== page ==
What is a smart TV and the privacy risks of a smart TV
As manufacturers continue to produce more and more devices capable of connecting to the internet, you may welcome their convenience and the options they provide. However, you may not have considered the potential risks of smart TVs and other smart home device technology.
Smart TVs have become a favorite entertainment device as prices have decreased and quality has increased. Smart TVs offer the convenience of a one-stop shop for your streaming services like Netflix, Hulu, Chromecast, Amazon Prime, and more. Before you consider adding a smart tv to your connected home, let’s look at some of the benefits and the risks.
What is a smart TV
Any TV that can be connected to the internet is a smart TV. A user can stream media services and run apps, browse the internet, access internet music channels, shop online, and access on-demand video services. Some smart TVs include voice-recognition virtual assistant services, like Amazon’s Alexa, to help switch channels, modulate volume, and search programs.
Over the years, smart TVs have gained popularity. Users can easily navigate between streaming services and social media on their TV, the same as they would on a smartphone, tablet or computer. With the addition of voice commands, using these devices has become easier and more convenient. Smart TVs work well for gaming services, too. Picture quality and image sharpness is much better on a smart TV than on a regular TV. Some newer models of smart TVs have 4K Ultra HD content that provide high-quality picture and sound.
Smart TV brands*
Sony: The company has a range of Android TVs that focus on picture and sound quality. It uses 4K HDR that makes gaming with PlayStation consoles a great experience. Newer models also have Chromecast and Google Assistant built in, increasing its convenience.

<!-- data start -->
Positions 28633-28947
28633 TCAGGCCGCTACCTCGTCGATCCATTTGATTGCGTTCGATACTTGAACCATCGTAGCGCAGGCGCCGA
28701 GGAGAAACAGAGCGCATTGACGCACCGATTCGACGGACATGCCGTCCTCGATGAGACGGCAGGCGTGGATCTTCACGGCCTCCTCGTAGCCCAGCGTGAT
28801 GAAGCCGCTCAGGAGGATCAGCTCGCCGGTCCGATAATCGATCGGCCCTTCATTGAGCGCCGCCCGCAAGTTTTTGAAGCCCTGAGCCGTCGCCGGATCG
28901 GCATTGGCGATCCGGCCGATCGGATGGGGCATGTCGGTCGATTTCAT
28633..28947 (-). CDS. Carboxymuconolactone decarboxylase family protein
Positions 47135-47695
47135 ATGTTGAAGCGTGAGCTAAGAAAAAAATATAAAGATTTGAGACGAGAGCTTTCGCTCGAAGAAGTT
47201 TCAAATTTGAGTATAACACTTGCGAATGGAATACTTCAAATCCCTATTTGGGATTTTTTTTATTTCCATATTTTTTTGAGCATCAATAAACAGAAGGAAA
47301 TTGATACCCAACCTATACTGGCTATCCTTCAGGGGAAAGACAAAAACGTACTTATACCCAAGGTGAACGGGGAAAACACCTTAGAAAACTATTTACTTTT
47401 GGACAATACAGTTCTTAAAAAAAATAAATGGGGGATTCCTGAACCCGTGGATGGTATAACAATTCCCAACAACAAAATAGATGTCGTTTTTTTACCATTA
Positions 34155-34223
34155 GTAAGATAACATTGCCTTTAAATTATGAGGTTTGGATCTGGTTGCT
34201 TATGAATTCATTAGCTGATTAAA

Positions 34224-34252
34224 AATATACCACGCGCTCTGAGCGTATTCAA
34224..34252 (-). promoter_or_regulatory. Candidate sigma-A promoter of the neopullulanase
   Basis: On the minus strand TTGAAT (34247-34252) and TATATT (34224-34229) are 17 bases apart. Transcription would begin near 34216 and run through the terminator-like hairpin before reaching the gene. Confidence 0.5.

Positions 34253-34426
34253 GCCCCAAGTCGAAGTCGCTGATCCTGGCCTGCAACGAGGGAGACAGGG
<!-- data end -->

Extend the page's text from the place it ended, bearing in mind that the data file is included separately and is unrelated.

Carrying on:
Samsung: Most Samsung smart TVs come with HDR Plus, which allows for sharper images and more realistic colors. Its Ultra Slim Array fine-tunes the backlight to enhance the deepness of the blacks and the brightness of the whites, giving the user a stunning sensation of contrast. Newer Samsung models come with Bixby Voice, a virtual assistant that helps find streaming and live TV shows with a Universal Guide, one remote, and voice assistance.
LG: Some of LG’s latest smart TVs come with Google Assistant built in, allowing the user to stream their favorite programs and control compatible smart home devices, such as changing light settings, adjusting room temperatures, and more.
Smart TV streaming services*
Netflix: Netflix has been known to work well with smart TVs. However, the subscription-based streaming service requires smart TV manufacturers to meet certain criteria to be considered ‘Netflix Recommended TVs.’ A smart tv must meet 5 of the 7 criteria to carry the ‘Netflix Recommended TV’ logo:
- The TV starts up instantly and apps are ready to use right away.
- The Netflix app launches quickly.
- The Netflix button on the remote control starts your TV and gets to Netflix with the press of a single button.
- The Netflix app is easy to access from the icon on the TV menu.
- The TV remembers what you were doing and wakes to the same place as when it was turned off.
- The TV offers 1080p resolution with crisp text and clear images.
- The TV comes with the latest version of Netflix.
Hulu : Some smart TVs come with Hulu’s subscription-based service built into their hard drive. If so, you can simply log into your existing account and watch shows immediately. If not, then you can download the free app and connect to your Hulu account. Hulu also offers add-ons such as HBO, Showtime, and live tv.
Amazon Prime Video: Several smart TVs from brands like LG, Panasonic, Samsung, and Sony have the Amazon Prime Video app built into them. You’ll need to log into your Amazon account to begin accessing the Amazon Prime Video content.
Sling TV: Many smart TVs come preloaded with the Sling TV app. If yours did not, it can be easily downloaded. The service claims to let you pick your channel lineup with favorites like ESPN, CNN, Disney Channel, and more.
What are some risks associated with smart TVs?
In theory, a smart TV is a highly-evolved device that gives a user a lot of options to enjoy streaming, browsing, and gaming. But there may also be risks you want to consider before deciding to bring one into your living room.